There are also points of contact between this aspect of the story and 2 Chronicles 28:15. There members of the Northern kingdom of Israel (Samaria and Galilee) returned men who had been taken captive to Judah, providing them with food and drink, anointing them with oil, and bearing them on their asses. There too ‘the people of God’ had been cared for by unorthodox people from the north, from Samaria and Galilee. Thus Jesus may well have expected the Scribe and His other listeners, once they considered His words more deeply, to make the connection and see that the Samaritan represented the northern kingdom of Israel including Galilee, and was therefore a picture of the unorthodox, rejected, Prophet of Galilee introducing ‘the last days’.

Here then was a picture for all to consider of the One Who had come as a physician for sick Israel (Luke 5:31) in order to make them spiritually whole and provide them with oil and wine.

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Pett, Peter. "Commentary on Luke 10:34". "Peter Pett's Commentary on the Bible ". https://www.studylight.org/commentaries/pet/luke-10.html. 2013.

Schaff's Popular Commentary on the New Testament

Luke 10:34. Pouring on them oil and wine. The usual remedies for wounds in the East.

On his own beast. So that he walked himself. True philanthropy involves self-sacrifice.

An inn. Evidently an inn, in our sense of the word, and not a caravanserai.

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Schaff, Philip. "Commentary on Luke 10:34". "Schaff's Popular Commentary on the New Testament". https://www.studylight.org/commentaries/scn/luke-10.html. 1879-90.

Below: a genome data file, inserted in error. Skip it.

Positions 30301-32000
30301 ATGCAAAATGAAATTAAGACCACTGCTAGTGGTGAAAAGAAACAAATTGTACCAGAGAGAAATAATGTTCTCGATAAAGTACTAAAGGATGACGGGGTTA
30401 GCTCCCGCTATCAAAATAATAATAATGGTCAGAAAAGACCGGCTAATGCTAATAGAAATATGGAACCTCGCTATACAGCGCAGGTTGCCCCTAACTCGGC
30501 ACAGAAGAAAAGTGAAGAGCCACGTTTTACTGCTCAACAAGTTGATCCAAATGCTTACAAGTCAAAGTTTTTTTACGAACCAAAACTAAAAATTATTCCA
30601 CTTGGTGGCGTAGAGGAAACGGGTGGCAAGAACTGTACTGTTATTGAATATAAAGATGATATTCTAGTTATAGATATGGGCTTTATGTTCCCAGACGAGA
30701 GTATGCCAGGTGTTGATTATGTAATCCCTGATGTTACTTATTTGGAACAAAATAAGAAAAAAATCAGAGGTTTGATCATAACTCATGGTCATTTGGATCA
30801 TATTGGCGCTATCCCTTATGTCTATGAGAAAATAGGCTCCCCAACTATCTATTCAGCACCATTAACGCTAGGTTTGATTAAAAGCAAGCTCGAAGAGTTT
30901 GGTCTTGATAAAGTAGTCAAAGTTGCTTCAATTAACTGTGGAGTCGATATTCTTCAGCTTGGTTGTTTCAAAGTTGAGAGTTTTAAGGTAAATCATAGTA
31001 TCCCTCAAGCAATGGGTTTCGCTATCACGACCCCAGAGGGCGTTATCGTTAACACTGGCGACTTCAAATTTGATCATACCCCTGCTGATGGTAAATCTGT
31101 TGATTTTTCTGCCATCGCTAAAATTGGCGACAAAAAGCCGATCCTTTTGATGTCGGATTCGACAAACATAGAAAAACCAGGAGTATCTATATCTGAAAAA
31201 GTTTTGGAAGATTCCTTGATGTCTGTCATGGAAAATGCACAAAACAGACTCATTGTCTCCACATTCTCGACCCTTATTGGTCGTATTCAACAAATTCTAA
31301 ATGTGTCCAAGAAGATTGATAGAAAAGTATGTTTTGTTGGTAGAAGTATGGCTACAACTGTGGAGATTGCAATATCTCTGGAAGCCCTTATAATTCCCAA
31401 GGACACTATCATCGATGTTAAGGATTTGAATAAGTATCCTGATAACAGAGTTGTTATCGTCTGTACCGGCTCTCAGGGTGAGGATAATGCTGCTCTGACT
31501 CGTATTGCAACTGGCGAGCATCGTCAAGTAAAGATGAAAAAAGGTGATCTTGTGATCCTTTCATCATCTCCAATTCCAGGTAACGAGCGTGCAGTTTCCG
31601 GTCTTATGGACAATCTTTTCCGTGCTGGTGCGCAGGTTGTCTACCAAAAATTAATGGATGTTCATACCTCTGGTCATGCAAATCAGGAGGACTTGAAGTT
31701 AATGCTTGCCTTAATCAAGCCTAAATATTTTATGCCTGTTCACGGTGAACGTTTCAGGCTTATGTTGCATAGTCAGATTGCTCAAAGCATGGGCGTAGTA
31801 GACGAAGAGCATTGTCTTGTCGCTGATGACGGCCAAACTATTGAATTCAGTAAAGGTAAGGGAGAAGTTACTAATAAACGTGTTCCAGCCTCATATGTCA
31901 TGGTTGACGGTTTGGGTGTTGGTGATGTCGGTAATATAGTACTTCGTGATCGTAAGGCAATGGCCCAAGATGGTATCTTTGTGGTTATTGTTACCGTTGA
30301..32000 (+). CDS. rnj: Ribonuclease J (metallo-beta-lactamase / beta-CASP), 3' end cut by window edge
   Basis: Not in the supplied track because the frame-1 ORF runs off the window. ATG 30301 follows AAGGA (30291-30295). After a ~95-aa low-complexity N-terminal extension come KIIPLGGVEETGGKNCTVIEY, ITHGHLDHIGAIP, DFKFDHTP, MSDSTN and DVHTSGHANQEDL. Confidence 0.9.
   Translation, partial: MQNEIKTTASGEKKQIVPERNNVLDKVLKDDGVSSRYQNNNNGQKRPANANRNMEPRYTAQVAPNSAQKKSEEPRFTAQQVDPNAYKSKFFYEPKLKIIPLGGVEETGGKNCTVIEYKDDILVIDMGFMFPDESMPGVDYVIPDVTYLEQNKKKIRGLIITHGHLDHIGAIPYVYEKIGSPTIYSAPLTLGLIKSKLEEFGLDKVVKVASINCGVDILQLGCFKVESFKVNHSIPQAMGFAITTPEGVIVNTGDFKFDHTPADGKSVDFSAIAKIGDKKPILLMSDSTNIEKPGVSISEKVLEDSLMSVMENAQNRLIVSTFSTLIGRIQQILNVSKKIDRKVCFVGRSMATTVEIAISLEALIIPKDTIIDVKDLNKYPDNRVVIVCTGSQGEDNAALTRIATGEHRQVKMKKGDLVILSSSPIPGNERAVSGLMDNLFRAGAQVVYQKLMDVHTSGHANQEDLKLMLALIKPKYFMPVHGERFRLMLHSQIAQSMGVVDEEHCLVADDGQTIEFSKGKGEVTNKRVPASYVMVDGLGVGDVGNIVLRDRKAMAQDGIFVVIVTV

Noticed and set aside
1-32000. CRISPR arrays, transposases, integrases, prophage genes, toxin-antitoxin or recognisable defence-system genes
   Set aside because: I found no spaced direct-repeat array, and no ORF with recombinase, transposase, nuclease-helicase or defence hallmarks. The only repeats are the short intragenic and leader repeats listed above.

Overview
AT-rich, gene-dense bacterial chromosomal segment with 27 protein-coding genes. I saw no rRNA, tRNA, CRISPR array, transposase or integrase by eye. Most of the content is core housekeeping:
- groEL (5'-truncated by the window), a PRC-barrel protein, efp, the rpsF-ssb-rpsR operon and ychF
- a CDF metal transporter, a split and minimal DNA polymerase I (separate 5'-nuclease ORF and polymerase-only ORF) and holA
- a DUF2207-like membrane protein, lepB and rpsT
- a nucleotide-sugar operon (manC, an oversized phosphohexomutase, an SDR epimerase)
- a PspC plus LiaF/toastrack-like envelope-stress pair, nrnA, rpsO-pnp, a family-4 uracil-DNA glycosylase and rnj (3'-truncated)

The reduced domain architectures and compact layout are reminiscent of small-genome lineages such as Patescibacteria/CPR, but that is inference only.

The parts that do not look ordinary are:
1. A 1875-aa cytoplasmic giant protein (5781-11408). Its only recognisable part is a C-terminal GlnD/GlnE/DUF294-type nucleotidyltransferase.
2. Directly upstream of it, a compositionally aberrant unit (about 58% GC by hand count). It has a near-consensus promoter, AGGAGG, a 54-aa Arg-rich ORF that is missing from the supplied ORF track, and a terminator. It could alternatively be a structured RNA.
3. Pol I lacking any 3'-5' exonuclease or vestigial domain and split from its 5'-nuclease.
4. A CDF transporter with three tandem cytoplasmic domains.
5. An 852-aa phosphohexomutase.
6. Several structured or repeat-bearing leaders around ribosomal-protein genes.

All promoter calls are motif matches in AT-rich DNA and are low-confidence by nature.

The Expositor's Greek Testament

Luke 10:34. , : both technical terms in medicine.— : not separately, but mixed; in use among Greeks and Romans as well as Jews (Wetstein).— = from , generally a property, and specially a domestic animal: one’s beast.— (in classics .), a place for receiving all comers, an inn having a host, not merely a khan or caravanserai like in Luke 2:7.

 

 

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Nicol, W. Robertson, M.A., L.L.D. "Commentary on Luke 10:34". The Expositor's Greek Testament. https://www.studylight.org/commentaries/egt/luke-10.html. 1897-1910.

George Haydock's Catholic Bible Commentary

is the allegorical meaning of the parable: The man that fell among robbers, represents Adam and his posterity; Jerusalem, the state of peace and innocence, which man leaves by going down to Jericho, which means to moon, the state of trouble and sin: the robbers represent the devil, who stripped him of his supernatural gifts, and wounded him in his natural faculties: the priest and Levite represent the old law: the Samaritan, Christ; and the beast, his humanity. The inn means the Church; wine, the blood of Christ; oil, his mercy; whilst the host signifies St. Peter and his successors, the bishops and priests of the Church. (Origen, St. Jerome, St. Ambrose, St. Augustine, and others)

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Haydock, George Leo. "Commentary on Luke 10:34". "George Haydock's Catholic Bible Commentary". https://www.studylight.org/commentaries/hcc/luke-10.html. 1859.

E.W. Bullinger's Companion Bible Notes

bound up. Greek. katadeo, a medical word. Occurs only

here in N.T.

wounds. Greek. trauma. Occurs only here.

pouring in. Greek. epicheo. Occurs only here.